The Space Between Us, with its director protagonist, recalls Leutwyler's previous film, Road Kill, which is also about a young filmmaker named Alex--"just an average name, nothing unique about it"--looking for material. In The Space Between Us, Alex is trying to sell a screenplay about an inspirationless filmmaker and a female hit woman--which is exactly the plot of Road Kill.

Leutwyler denies that there's a grand pattern. "That's what's problematic about The Space Between Us," he says. "The main character is a filmmaker, but the movie has nothing to do with filmmaking. The Space Between Us is about a filmmaker who loses his drive to create when his wife dies. So it's really not about a filmmaker at all. It's about an average guy."

Like Jean-Luc Godard's Breathless, Road Kill is a crime story filtered through all of the movies the director has enjoyed--there are references to everything from The Warriors to Chinatown. The action begins as a blanked-out film student, Alex (Erik Palladino), encounters a professional hit woman. Blue (Jennifer Rubin), as she calls herself, is about to go to Miami to execute a stranger and agrees to take Alex and his comic-relief soundman, Lars (Billy Jayne), on the road with her to make a documentary about her work.

Leutwyler cleverly cuts from Blue buying a gun to Alex buying cameras, to make a Godardian point about two tools that fix reality permanently. Blue's occupation, usually glamorized by action movies, turns out to be mundane and grubby. What begins with a satire of feminist art-school filmmaking ends as a film about an angry woman--namely Blue. In midpicture, Blue confesses to being molested by her stepfather--a confession that, ironically enough, you'd hear in an angry woman's student film.

But Leutwyler's feminism goes only so far; Blue, with her penchant for cigars and her love of Sam Peckinpah movies, is mostly a sort of honorary guy. In any case, if Alex is really a Leutwyler surrogate, Road Kill shows the director looking at himself with a sense of humor and detachment. There's usually more self-pity in first films.

In the opening scene, Alex is being dressed down by a stodgy film-school prof who prefers Krzysztof Kieslowski's Red, White and Blue trilogy to the Hong Kong action films that Alex adores. So Road Kill ought to be full of violence, but it's actually full of conversation. Not to drop Quentin Tarantino's name, but Leutwyler used the indie deity's trademark method: bursts of action to keep the short-attention-spanned audience interested in the talk.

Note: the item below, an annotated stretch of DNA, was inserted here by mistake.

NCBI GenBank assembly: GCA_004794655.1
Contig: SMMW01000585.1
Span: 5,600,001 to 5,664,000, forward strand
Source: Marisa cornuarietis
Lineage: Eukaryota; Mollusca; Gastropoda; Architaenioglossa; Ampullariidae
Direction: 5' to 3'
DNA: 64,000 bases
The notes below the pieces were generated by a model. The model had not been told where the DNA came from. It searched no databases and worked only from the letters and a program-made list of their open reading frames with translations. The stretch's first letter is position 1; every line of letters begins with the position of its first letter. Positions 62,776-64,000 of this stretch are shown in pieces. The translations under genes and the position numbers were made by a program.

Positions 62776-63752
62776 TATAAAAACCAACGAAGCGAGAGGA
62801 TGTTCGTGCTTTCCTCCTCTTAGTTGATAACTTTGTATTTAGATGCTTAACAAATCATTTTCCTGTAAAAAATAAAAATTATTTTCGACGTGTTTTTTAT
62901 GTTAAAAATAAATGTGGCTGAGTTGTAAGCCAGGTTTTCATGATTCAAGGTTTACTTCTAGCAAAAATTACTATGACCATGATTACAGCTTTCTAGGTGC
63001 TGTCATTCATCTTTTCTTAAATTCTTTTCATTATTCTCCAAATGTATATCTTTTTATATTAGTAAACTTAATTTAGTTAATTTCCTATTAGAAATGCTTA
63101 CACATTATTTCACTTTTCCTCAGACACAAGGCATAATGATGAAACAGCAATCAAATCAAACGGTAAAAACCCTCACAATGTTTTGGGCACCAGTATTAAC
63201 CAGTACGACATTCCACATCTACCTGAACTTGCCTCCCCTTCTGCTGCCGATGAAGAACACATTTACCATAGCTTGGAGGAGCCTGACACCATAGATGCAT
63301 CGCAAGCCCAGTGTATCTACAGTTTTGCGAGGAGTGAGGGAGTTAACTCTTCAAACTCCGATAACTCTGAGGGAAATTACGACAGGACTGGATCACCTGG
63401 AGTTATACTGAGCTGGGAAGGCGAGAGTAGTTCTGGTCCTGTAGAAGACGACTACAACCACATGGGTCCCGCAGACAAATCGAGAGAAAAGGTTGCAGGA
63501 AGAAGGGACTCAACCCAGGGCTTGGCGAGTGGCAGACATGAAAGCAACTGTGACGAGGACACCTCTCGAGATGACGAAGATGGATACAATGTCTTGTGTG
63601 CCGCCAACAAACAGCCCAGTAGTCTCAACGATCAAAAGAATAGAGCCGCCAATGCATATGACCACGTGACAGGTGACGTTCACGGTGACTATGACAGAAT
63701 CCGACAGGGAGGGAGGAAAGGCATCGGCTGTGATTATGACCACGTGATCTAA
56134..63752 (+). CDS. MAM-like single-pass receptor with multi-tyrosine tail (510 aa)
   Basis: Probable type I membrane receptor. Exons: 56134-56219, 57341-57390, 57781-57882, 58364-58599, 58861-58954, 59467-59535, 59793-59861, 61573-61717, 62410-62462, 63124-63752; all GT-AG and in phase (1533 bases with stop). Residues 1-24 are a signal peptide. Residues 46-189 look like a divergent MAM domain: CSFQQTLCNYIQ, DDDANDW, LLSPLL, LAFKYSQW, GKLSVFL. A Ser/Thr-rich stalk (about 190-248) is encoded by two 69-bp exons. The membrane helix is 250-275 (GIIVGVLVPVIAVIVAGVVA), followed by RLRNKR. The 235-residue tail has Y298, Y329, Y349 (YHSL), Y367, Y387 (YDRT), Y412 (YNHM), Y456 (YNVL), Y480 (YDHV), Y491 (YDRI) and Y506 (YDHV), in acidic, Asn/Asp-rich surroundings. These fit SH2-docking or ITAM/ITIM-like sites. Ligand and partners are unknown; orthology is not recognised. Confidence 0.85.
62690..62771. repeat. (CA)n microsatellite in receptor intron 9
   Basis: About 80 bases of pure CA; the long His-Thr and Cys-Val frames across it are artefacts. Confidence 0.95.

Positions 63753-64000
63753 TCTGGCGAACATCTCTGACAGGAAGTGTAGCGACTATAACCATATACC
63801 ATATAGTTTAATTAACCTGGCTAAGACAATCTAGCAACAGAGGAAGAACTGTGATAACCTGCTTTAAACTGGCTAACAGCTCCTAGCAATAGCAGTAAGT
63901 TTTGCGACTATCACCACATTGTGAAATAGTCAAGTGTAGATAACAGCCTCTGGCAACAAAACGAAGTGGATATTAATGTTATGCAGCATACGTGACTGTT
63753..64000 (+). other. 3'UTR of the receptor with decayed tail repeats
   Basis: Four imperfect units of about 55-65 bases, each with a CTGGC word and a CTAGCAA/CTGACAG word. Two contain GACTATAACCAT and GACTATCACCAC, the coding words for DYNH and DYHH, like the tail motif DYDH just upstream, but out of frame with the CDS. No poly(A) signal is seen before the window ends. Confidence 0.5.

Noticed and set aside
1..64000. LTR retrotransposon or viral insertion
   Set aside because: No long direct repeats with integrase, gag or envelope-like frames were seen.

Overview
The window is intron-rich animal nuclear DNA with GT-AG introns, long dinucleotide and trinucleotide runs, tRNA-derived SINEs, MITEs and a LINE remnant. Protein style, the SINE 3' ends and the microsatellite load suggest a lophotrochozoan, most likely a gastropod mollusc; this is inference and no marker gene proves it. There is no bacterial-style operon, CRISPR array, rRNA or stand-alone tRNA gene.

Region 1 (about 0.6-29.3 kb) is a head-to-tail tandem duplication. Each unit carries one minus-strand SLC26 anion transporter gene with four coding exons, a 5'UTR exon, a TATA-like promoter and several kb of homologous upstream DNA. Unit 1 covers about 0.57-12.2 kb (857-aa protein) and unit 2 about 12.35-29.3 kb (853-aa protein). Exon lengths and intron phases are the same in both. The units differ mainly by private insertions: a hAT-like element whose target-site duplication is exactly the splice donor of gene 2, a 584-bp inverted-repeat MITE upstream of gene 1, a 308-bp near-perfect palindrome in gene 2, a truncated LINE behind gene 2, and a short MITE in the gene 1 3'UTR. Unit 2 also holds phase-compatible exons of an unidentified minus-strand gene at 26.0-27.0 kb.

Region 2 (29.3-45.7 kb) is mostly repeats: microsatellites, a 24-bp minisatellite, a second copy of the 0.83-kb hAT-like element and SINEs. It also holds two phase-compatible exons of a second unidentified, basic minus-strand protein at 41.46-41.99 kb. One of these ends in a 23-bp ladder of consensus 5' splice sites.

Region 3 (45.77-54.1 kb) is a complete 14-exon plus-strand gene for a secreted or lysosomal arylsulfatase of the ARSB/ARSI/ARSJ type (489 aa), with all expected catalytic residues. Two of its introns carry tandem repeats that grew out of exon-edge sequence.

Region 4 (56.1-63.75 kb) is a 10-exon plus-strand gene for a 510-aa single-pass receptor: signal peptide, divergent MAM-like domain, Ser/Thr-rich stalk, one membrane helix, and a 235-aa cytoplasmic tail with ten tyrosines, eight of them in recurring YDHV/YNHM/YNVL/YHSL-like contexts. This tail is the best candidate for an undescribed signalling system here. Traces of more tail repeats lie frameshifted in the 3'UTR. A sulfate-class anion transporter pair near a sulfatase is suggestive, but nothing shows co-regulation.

"That's the thing that's so funny about Road Kill," Leutwyler says. "There are six minutes of violence out of 90 minutes. It's really not a violent film by any stretch of the imagination." This violent 1/15th of the film means that the film will get an NC-17 rating if it is released theatrically. "Every major studio who came to see it said that it would get an NC-17. That really shocked me, because what I thought came through the film was a moral tone."

Commute Career

THERE COMES a time in every Bay Area filmmaker's life when he must decide if he can afford to stay here or if he must swallow hard and move down to Los Angeles. Leutwyler was one of those who made the move. "I was down in L.A. for six years, and nothing happened," he tells me. "I kept saying if I couldn't get work off the ground, I'm going to leave. One of my problems is that I never felt comfortable working under other people. It was a real hindrance in my career. I guess my ego was so big that I thought I'd never work on anybody else's films. Which is the stupidest thing you can do. You should be out there working, making contacts."